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Business News/ Market / Stock-market-news/  Sebi allows options trading in commodities

Sebi allows options trading in commodities

Sebi's move aims to enhance liquidity and broad base participation in the commodity market

At present, only futures contracts based on individual commodities are traded on commodity bourses. Photo: Aniruddha Chowdhury/MintPremium
At present, only futures contracts based on individual commodities are traded on commodity bourses. Photo: Aniruddha Chowdhury/Mint

Mumbai: Capital markets regulator Securities and Exchange Board of India (Sebi) on Wednesday allowed commodity derivative exchanges to launch options contracts for trading with the aim of increasing liquidity and attracting more investors to the commodities market.

Sebi said commodity options will facilitate hedging by market participants and help deepen the commodity derivatives market.

The exchanges have been allowed to trade in options following a recommendation by the Commodity Derivatives Advisory Committee (CDAC), Sebi said in a circular.

Mint reported on Tuesday that Sebi was likely to allow trading of options based on underlying commodities on the exchanges.

At present, only futures contracts based on individual commodities are traded on commodity bourses.

Every exchange will need prior approval from Sebi for launching options trading for which detailed norms will be released later, according to the circular. The move comes exactly a year after the erstwhile commodity markets regulator,the Forward Markets Commission, was merged with Sebi.

At present, the National Commodity and Derivatives Exchange (NCDEX) and Multi Commodity Exchange of India (MCX) are the two main nationwide commodity exchanges. NCDEX, which is dominated by larger rival MCX, has around 10.61% of average monthly turnover.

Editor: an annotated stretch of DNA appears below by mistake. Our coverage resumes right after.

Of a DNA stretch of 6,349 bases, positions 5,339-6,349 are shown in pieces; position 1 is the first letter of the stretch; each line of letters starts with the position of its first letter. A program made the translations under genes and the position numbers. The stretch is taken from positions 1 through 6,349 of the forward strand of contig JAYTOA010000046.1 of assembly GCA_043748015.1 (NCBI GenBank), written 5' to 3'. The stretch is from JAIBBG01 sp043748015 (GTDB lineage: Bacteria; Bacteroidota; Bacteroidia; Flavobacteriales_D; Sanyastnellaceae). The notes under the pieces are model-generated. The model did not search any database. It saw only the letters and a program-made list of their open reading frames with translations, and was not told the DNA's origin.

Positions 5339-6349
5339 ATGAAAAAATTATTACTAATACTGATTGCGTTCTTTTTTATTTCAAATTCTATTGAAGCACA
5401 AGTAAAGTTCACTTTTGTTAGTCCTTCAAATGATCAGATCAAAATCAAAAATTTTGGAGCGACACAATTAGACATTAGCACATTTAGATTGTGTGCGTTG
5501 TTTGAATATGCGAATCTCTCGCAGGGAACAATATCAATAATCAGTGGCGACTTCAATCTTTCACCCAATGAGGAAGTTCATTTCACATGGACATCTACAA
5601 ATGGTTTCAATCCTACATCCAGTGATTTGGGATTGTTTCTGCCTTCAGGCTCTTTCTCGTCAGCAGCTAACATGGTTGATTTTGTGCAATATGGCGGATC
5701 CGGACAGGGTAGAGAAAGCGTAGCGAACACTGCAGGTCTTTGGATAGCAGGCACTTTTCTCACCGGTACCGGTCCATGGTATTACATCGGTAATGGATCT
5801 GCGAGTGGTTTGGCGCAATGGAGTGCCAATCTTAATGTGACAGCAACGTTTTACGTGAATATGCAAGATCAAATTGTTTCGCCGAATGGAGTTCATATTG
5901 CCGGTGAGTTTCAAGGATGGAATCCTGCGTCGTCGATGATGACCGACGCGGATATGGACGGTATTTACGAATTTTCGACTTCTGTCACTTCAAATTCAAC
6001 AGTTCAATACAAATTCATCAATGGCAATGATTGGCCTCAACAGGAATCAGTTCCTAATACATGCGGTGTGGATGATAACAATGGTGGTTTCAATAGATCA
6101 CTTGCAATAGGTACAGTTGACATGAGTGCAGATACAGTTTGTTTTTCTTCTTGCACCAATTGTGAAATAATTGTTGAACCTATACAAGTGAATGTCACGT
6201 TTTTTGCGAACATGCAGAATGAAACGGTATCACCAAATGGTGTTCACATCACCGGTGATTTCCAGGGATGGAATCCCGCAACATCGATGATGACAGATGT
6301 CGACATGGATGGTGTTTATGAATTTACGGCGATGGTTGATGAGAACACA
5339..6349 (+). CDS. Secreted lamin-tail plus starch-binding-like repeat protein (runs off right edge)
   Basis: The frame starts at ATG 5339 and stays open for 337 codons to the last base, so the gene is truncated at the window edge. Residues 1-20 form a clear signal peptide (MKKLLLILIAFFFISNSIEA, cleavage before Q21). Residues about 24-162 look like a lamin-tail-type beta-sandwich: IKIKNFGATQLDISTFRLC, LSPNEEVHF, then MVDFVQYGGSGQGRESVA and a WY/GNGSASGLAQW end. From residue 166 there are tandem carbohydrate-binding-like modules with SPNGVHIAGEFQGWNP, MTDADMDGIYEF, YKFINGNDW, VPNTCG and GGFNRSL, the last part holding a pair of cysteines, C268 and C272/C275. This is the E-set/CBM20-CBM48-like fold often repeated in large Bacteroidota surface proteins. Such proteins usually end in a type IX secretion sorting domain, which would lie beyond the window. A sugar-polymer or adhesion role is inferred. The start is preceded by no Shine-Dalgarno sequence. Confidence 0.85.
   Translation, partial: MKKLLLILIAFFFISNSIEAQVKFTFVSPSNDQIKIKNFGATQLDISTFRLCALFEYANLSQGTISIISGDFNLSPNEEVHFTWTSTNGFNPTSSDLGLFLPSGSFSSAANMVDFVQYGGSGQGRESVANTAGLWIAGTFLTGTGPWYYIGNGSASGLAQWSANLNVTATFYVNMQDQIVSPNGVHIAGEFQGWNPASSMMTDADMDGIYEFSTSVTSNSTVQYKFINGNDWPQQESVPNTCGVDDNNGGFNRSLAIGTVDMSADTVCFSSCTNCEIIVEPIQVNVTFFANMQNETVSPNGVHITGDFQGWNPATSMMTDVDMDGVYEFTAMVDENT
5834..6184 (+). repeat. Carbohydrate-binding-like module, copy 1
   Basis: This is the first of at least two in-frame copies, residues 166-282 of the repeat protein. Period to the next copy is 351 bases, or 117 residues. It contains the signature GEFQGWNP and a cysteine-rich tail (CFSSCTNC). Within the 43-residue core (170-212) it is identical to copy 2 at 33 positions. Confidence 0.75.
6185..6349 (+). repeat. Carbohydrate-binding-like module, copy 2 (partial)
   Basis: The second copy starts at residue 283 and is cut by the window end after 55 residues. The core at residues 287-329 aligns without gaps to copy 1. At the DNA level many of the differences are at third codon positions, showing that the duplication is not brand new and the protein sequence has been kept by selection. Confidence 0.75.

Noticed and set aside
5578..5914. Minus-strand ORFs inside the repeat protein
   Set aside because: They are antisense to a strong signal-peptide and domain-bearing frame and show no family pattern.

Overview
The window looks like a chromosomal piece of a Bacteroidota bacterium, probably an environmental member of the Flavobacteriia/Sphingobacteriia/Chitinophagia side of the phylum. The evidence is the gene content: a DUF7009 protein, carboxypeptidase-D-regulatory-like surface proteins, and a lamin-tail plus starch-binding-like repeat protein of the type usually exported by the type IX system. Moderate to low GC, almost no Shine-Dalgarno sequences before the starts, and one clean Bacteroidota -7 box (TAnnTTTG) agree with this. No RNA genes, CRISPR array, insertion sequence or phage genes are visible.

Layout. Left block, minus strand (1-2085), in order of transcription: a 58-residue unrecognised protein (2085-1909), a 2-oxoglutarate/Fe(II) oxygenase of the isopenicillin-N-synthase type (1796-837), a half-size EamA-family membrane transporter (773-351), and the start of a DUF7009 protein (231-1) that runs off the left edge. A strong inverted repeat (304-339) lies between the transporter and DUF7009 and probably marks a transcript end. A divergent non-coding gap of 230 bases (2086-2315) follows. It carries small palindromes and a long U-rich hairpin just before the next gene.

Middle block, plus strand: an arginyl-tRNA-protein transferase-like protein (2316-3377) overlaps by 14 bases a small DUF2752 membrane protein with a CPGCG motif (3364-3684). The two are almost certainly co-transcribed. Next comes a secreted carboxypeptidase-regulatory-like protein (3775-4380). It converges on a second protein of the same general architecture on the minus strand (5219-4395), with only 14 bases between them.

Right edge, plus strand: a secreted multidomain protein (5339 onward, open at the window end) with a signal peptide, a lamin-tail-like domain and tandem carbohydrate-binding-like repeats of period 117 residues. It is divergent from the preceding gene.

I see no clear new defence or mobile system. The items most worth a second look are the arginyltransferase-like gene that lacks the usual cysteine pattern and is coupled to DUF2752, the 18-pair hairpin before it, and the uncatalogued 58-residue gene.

Mint reported in July that agricultural commodities fetch 98.6% of the NCDEX turnover, while bullion brings 1.4%. The exchange now wants more of the metals market and the launch of options will help improve volumes. Sebi’s decision will help expand the product basket and make it attractive for new participants, NCDEX said in a note. “It will be a game changer for farmers," NCDEX managing director and chief executive Samir Shah said.

“It (options) would help them to sell their produce in the derivatives market and thereby get the benefit of price protection in case the price falls below their cost of production and also derive the benefit of any rise in price. Options are also a much better hedging instrument as compared to futures for hedgers," Shah said, adding that detailed guidelines from Sebi are awaited.

At the end of June, the aggregate turnover in agricultural commodities at all the three national exchanges—MCX, NCDEX and NMCE—stood at Rs77,696 crore, while that of the non-agricultural commodities was at Rs5.73 trillion. The turnover of commodity exchanges was Rs67 trillion in 2015-16, up 9% from the preceding fiscal. Analysts say commodity exchanges would look at launching options in most liquid products like gold and crude oil, and gradually look at other commodities as market participation deepens.

Kishore Narne, associate director and business head-of commodities and currencies at Motilal Oswal Financial Services Ltd, said the development is positive, albeit a bit delayed than was widely expected. “Options trading will increase the depth of the market by allowing greater participation. It will help retail investors to engage in low-risk trades with options. It will offer hedging benefits to corporate bodies, thereby reducing costs. Surely, corporate bodies’ participation will multiply. This will also benefit commodity exchanges with higher volumes," said Narne.

MCX managing director and chief executive Mrugank Paranjape said options trading will transform Indian commodity derivatives markets both in terms of products and participants.

“It will also complement the existing futures contracts and would make Indian commodity derivatives more vibrant and efficient. It will provide for inclusive development of the market and encourage cost-effective hedging for participants like farmers and SMEs," Paranjape said.

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Anirudh Laskar
Anirudh Laskar is a senior editor at Mint, with 17 years of experience. He has reported on significant corporate matters including large mergers and acquisitions, India's emerging e-commerce sector and regulatory issues in the financial services industry. Based out of Mint’s Mumbai bureau, Anirudh has worked with Business Standard and The Telegraph before joining Mint in 2009.
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Updated: 29 Sep 2016, 01:01 AM IST
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